Isn't there a way to have the sort be type-safe? There seems to be a whole lot of boxing/unboxing going on, which, in the generic collection, somewhat defeats the point.

re: Creating a Generic Collection Class with Sorting Support in .NET 2.0

Thursday, March 08, 2007 3:37 PM by foobar

Yes, it can be typesafe, but it's actually pretty tricky. You need to create a type safe method dynamically. Here's all the hard work. I can't take any credit for this; I found it on a website somewhere that I have long forgotten about:

using System;
using System.Collections.Generic;
using System.Reflection;
using System.Text;
using System.Reflection.Emit;

[Serializable]
internal class MemberComparer<T> : IComparer<T>
{
private delegate int CompareDelegate(T x, T y);
private CompareDelegate _compare;

public MemberComparer(string memberName)
{
_compare = GetCompareDelegate(memberName);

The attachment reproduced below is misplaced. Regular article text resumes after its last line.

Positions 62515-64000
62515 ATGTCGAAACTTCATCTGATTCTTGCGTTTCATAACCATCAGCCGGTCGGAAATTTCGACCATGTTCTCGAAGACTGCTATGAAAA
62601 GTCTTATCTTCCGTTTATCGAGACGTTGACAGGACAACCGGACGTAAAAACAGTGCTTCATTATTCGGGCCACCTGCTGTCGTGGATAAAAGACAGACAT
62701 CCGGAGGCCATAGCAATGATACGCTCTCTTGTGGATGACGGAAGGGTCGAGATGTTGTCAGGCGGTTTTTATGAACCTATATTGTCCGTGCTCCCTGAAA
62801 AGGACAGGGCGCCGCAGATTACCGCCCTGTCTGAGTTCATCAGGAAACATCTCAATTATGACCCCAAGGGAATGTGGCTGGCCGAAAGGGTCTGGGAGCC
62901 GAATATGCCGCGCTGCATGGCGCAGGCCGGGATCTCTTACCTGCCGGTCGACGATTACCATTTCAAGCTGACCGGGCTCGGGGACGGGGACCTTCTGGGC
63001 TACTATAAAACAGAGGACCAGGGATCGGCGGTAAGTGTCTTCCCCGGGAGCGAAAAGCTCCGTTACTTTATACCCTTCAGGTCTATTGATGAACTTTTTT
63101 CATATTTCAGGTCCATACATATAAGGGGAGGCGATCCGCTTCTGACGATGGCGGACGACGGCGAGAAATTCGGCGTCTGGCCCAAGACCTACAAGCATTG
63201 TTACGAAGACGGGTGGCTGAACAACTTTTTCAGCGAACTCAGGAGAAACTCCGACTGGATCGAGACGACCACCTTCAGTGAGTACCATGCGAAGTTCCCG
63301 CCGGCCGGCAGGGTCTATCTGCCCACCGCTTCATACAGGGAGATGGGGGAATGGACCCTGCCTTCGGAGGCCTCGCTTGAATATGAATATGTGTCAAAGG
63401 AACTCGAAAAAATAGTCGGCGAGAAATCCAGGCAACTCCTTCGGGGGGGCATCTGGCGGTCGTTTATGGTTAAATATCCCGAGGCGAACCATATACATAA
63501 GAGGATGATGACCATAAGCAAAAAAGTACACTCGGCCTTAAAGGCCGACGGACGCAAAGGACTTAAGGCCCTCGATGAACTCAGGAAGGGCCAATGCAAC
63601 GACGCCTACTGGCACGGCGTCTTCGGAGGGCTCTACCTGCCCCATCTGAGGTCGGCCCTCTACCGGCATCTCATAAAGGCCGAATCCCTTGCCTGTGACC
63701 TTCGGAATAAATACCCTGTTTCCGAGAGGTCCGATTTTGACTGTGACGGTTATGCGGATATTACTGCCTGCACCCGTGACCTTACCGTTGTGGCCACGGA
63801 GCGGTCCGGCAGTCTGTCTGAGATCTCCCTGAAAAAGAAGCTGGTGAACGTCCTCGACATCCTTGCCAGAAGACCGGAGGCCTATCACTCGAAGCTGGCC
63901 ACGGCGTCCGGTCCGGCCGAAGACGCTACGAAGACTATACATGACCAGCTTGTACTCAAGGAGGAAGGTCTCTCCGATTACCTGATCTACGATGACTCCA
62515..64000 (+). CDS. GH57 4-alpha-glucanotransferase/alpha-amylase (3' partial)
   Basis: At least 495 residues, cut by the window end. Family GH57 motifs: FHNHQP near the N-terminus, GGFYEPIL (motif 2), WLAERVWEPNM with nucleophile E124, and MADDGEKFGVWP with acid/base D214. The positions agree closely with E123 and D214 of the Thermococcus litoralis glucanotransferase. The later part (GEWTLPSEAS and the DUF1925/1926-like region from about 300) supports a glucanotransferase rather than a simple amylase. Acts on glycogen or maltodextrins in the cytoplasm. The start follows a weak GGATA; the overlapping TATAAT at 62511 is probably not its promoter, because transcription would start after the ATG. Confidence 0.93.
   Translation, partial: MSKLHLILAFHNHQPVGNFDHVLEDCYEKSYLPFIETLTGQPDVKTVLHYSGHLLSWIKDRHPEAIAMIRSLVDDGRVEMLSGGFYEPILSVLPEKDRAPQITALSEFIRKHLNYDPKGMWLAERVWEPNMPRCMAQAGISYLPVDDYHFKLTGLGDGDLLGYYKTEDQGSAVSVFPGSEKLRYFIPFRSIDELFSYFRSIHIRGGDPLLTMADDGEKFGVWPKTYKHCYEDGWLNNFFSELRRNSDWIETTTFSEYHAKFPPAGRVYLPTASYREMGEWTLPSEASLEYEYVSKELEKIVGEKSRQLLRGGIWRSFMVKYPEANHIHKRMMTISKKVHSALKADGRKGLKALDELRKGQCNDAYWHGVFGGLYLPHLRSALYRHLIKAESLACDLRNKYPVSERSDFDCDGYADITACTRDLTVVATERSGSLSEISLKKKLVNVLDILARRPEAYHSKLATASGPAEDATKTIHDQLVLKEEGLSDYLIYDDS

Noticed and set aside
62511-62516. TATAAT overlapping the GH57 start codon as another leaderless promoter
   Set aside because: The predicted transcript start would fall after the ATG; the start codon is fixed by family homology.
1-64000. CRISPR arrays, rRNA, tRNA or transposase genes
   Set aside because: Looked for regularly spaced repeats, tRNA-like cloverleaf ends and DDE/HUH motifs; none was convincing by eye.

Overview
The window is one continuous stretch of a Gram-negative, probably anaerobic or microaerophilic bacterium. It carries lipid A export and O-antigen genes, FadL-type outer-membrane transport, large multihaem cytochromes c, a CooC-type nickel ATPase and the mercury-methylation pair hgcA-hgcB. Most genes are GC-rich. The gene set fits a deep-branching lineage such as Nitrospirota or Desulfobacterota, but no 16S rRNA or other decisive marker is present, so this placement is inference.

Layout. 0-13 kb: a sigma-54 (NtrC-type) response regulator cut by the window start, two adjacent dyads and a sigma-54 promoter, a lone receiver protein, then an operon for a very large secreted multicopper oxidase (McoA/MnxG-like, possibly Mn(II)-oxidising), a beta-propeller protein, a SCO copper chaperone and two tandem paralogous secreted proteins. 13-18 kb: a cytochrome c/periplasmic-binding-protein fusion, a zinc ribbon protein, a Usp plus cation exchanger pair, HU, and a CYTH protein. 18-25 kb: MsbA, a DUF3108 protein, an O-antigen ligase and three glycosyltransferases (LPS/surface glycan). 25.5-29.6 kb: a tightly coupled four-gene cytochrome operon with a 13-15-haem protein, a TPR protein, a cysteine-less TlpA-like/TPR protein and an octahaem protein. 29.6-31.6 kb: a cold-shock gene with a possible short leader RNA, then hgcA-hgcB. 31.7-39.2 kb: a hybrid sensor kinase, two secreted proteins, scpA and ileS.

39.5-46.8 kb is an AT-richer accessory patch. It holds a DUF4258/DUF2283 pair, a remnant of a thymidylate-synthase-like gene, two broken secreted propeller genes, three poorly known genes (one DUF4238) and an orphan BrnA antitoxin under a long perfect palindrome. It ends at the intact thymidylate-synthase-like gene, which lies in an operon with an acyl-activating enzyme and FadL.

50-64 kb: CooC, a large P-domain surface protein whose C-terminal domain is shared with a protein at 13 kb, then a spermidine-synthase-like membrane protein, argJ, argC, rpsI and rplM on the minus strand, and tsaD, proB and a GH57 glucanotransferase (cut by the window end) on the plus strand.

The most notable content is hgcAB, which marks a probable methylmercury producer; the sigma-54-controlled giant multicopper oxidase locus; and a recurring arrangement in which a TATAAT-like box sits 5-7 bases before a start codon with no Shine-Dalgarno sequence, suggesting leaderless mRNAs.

}

public int Compare(T x, T y)
{
return _compare(x, y);
}

private CompareDelegate GetCompareDelegate(string memberName)
{
Type objectType = typeof(T);

PropertyInfo pi = objectType.GetProperty(memberName, BindingFlags.IgnoreCase | BindingFlags.Public | BindingFlags.Instance | BindingFlags.Static);
FieldInfo fi = objectType.GetField(memberName, BindingFlags.IgnoreCase | BindingFlags.Public | BindingFlags.Instance | BindingFlags.Static);
Type memberType = null;
bool isProperty = false;

if (pi != null)
{
if (pi.GetGetMethod() != null)
{
memberType = pi.PropertyType;
isProperty = true;
}
else
{
throw new Exception(String.Format("Property: '{0}' of Type: '{1}' does not have a Public Get accessor", memberName, objectType.Name));
}
}
else if (fi != null)
{
memberType = fi.FieldType;
}
else
{
throw new Exception(String.Format("'{0}' is not a Public Field or Property with a Get accessor for Type: '{1}' ", memberName, objectType.Name));
}

Type comparerType = typeof(Comparer<>).MakeGenericType(new Type[] { memberType });
MethodInfo getDefaultMethod = comparerType.GetProperty("Default").GetGetMethod();
MethodInfo compareMethod = getDefaultMethod.ReturnType.GetMethod("Compare");